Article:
"noexcept" is only supported since the Visual Studio 2015 (as stated here: https://msdn.microsoft.com/en-us/library/wfa0edys.aspx). I have used following code with Visual Studio 2013 (derived from above examples):

#if !defined(HAS_NOEXCEPT)
#if defined(__clang__)
#if __has_feature(cxx_noexcept)
#if defined(__GXX_EXPERIMENTAL_CXX0X__) && __GNUC__ * 10 + __GNUC_MINOR__ >= 46 || \
    defined(_MSC_FULL_VER) && _MSC_FULL_VER >= 190023026

#define NOEXCEPT noexcept
#define NOEXCEPT
  • Where I can put that piece of code? – antonio Sep 7 '18 at 13:29
  • Create some header file, include it where you plan to use all that. – ivan.ukr Sep 7 '18 at 19:15

This check works to see if noexcept is supported:

// Is noexcept supported?
#if defined(__clang__) && __has_feature(cxx_noexcept) || \
    defined(__GXX_EXPERIMENTAL_CXX0X__) && __GNUC__ * 10 + __GNUC_MINOR__ >= 46 || \
    defined(_MSC_FULL_VER) && _MSC_FULL_VER >= 180021114
#  define NOEXCEPT noexcept
#  define NOEXCEPT

The above works with Clang, GCC and MSVC.

  • Just FYI, this doesn't seem to work on MSVC 2010 – Alex Jun 25 '15 at 16:17
  • Well, MSVC 2010 doesn't have noexcept, does it? Its _MSC_VER is 1600, which is smaller than 1800, therefore NOEXCEPT should expand to nothing. What is the problem you are experiencing? – marton78 Jun 25 '15 at 16:25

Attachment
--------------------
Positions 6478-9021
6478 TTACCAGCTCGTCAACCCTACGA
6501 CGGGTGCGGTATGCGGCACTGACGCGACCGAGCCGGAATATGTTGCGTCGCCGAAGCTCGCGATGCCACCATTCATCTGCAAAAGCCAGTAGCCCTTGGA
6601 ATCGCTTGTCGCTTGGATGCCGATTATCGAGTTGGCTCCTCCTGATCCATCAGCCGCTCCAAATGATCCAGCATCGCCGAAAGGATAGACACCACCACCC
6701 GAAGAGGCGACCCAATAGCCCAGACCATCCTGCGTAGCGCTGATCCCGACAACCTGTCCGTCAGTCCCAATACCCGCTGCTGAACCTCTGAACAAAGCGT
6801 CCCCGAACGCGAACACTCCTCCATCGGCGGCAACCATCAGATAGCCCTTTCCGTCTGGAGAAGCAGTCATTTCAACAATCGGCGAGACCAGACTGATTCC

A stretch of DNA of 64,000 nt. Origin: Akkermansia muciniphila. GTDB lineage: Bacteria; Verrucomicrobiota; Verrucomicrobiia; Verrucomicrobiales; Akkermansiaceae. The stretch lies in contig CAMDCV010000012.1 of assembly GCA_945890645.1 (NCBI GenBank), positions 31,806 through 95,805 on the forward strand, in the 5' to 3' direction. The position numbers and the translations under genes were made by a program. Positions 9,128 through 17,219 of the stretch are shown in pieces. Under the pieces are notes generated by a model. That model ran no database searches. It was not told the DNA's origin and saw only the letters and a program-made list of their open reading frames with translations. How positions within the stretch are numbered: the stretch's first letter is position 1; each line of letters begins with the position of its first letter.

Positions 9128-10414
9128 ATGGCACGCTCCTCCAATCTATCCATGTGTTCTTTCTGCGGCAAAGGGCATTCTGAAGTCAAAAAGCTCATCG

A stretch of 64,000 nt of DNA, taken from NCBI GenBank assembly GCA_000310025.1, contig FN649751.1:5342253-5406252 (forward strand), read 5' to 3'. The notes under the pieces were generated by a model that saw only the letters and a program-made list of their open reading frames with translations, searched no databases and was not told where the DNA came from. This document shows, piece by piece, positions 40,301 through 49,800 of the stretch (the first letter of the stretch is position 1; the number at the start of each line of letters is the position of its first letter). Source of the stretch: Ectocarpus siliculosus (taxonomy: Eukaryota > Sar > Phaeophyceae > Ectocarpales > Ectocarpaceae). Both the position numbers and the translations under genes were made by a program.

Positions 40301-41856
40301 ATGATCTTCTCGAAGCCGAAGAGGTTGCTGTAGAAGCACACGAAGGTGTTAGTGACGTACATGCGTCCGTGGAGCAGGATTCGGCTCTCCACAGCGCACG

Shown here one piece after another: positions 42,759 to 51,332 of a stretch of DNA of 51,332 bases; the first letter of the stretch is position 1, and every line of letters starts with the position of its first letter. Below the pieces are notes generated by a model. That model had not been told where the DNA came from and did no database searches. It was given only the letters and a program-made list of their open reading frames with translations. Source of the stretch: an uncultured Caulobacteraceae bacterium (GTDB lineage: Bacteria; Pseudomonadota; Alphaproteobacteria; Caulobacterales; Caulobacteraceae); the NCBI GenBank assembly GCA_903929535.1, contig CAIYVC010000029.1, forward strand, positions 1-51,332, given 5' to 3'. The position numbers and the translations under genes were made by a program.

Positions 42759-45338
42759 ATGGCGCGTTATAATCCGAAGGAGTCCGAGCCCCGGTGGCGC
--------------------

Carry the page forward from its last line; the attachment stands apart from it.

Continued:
• warning C4067: unexpected tokens following preprocessor directive - expected a newline. It looks like ` __has_feature(cxx_noexcept)` is confusing it for some reason. When I remove that it works fine. Edit: I realize now I was treating warnings as errors, and this was just a warning. If I suppress 4067 it works after all. – Alex Jun 25 '15 at 16:30
  • 180021114 seems to be VS2013, which does not support noexcept. ivan.ukr's value of 190023026 works better for me. – Emil Styrke Dec 22 '15 at 9:24

use BOOST_NOEXCEPT in <boost/config.hpp>

The boost config library was designed for compatibility issues like this. According to the doc: